We're at the second to last stage in the Stages of Change, and that would be Action. We've covered Precontemplation, Contemplation, and Preparation already.
During the Action stage, your characters are actively engaged in the change that has eluded or haunted them for most of the book. This is where the rubber hits the road. The character has gone from not even contemplating some drastic, needed change to not only contemplating it, but preparing for it. These characters are dating the guy they know they should have avoided or have crossed the line at work and done something drastic like committed fraud. It's like the point of no return.
Behaviorists, who focus solely on behavior modification, have produced research that indicates the previous stages are vital for success during this stage. Let's return to our heroine from last week who decided she needed to lose weight and get healthier. If she made this decision on December 31st, ran to the store that night and bought all her health foods, threw out her unhealthy snacks in her pantry, and managed to find a gym open on January 1st to join, likely all her efforts will come to a crashing halt because not enough time and energy was given to the previous stages.
We don't want this for our characters (or perhaps some of you devious author-types do)! So while we want to start with an exciting, inciting event, which often includes action of some type, this is not the real action that the main character(s) will ultimately take by the end of the book. (Just don't get caught up in semantics.) We have to bring our characters through all the stages to help the reader be more invested and help the character's Action decision come with the highest stakes possible.
Your character is trying to overcome their problems or start a new way of life, so they seek to modify their behavior, their experiences, of their environment in order to do so. This stage will require the most emotional, mental, and physical effort of your character. They might have thought preparation was rough, but you'll show them!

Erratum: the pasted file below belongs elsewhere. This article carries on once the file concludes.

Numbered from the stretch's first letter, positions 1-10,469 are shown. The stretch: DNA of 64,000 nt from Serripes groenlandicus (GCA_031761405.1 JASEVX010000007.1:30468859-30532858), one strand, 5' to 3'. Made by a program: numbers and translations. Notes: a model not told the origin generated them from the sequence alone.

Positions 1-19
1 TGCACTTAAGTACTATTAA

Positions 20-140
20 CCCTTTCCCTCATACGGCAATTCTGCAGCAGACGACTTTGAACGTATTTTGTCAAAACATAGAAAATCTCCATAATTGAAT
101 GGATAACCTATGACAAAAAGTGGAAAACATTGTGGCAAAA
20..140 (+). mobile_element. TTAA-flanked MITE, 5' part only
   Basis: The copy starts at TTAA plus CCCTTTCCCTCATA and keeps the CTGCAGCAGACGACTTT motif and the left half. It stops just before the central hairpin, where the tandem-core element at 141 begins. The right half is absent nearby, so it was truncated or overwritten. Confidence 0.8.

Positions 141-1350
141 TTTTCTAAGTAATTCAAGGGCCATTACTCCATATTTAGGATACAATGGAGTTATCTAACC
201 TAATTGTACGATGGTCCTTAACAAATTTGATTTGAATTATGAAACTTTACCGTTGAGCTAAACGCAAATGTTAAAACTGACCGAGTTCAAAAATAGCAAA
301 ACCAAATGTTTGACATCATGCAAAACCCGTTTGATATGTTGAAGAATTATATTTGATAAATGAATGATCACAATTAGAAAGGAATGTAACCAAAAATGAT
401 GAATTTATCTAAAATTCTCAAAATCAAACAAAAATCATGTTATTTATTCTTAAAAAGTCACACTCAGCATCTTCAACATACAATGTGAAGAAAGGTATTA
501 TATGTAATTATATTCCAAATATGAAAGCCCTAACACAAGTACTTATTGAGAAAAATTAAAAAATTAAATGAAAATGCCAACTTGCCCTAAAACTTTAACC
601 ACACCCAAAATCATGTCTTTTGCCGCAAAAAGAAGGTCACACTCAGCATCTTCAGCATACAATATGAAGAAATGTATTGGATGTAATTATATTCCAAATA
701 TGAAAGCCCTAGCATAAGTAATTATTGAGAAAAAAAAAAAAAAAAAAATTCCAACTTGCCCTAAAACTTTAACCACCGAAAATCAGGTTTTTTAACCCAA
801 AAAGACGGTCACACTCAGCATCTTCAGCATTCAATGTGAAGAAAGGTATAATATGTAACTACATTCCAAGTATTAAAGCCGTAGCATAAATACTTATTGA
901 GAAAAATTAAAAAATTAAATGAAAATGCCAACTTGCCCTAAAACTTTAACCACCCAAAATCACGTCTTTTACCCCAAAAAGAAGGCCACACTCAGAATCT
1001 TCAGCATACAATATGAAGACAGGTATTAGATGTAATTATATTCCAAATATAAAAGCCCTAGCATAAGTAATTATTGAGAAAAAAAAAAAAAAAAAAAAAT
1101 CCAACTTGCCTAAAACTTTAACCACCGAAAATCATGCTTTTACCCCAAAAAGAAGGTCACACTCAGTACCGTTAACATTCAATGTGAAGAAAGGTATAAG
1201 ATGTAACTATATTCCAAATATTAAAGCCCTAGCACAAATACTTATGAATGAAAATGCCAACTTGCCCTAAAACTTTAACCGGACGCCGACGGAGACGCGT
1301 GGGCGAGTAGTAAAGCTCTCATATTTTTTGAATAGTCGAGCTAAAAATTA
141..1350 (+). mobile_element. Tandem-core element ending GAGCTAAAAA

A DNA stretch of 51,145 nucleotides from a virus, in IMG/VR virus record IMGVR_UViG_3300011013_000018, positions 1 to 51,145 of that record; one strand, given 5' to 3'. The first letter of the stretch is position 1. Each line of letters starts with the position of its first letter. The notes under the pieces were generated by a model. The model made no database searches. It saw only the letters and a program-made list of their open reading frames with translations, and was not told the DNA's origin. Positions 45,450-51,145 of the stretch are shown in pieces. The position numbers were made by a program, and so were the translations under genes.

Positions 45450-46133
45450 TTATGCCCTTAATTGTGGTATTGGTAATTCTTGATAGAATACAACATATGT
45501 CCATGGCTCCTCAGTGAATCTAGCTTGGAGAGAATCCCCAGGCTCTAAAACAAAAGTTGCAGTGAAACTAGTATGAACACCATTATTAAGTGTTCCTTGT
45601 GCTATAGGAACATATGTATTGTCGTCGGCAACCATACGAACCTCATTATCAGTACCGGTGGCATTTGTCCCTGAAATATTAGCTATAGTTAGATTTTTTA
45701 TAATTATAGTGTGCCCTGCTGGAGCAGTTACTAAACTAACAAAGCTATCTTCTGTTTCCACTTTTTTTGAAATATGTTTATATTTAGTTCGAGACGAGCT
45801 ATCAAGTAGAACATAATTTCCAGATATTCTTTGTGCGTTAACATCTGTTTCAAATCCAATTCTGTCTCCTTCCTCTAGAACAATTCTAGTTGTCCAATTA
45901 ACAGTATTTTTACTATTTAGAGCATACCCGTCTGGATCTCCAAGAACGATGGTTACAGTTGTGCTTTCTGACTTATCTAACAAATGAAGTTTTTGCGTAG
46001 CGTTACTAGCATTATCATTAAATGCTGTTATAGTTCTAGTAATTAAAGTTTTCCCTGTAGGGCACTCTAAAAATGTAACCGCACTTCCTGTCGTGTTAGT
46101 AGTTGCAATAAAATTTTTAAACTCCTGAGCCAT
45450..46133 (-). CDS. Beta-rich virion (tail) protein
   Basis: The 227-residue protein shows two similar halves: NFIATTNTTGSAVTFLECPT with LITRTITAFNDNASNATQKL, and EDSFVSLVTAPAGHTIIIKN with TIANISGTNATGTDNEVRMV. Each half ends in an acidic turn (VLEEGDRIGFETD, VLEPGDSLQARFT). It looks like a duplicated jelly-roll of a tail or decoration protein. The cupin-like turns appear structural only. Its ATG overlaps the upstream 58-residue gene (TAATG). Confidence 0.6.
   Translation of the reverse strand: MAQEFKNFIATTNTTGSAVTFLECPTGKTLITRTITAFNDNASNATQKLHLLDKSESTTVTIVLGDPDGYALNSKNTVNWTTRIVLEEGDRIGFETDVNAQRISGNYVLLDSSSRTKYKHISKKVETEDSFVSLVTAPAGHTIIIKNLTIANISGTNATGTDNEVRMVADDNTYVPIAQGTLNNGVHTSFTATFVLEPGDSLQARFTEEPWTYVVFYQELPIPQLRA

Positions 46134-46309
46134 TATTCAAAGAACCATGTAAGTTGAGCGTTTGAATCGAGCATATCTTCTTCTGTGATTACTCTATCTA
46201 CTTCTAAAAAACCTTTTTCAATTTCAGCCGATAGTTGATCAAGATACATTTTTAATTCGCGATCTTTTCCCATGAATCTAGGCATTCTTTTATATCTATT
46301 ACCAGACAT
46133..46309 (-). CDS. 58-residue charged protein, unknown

For many of those writing suspense or action thrillers, the Action stage will be the culmination of all the action up until that point. For mysteries, the Action stage is finally figuring out who-dun-it. For all novels, the Action stage is going to be the climax. It's the reason why people stuck with your book for 200+ pages. It's finding out what exactly happens to this character they've come to care about.
It's okay during the Action stage to periodically look back and question what got them there. This would be your character who is trying to lose weight who sees a pair of old jeans hanging in the back of her closet and realizes she never wants to fit into them again. She might emote over how wearing them made her feel, and it might energize her to push harder during her next workout or forgo that mocha latte with extra whip cream she was tempted to indulge in.
Keeping your character grounded in a support network that they likely surrounded themselves with during their Preparation, as well as finding ways to reinforce their current decision (like the above heroine splurging on a new pair of jeans when the goal weight is acquired), will be crucial during the Action stage.
I want to go back to Edward from Twilight. I like to think of his Action stage beginning not after the aggressive vampire moves in the meadow, but when he slings his arm around Bella in the school parking lot and says, "I'm breaking all the rules now anyway...since I'm going to hell."
For anyone who has ever live through high school relationships to tell about them, this is a very drastic step. They arrive to school in the same car, he walks around the car to open the door for her....they are immediately stared at and labeled a couple. When he says the above quote, he essentially is saying, "Might as well take this all the way and make the most of it." He's made his decision and is acting on it, and this is a climax for the romantic part of the book.
Q4U: Do you agree with my assessment of Twilight's romantic climax?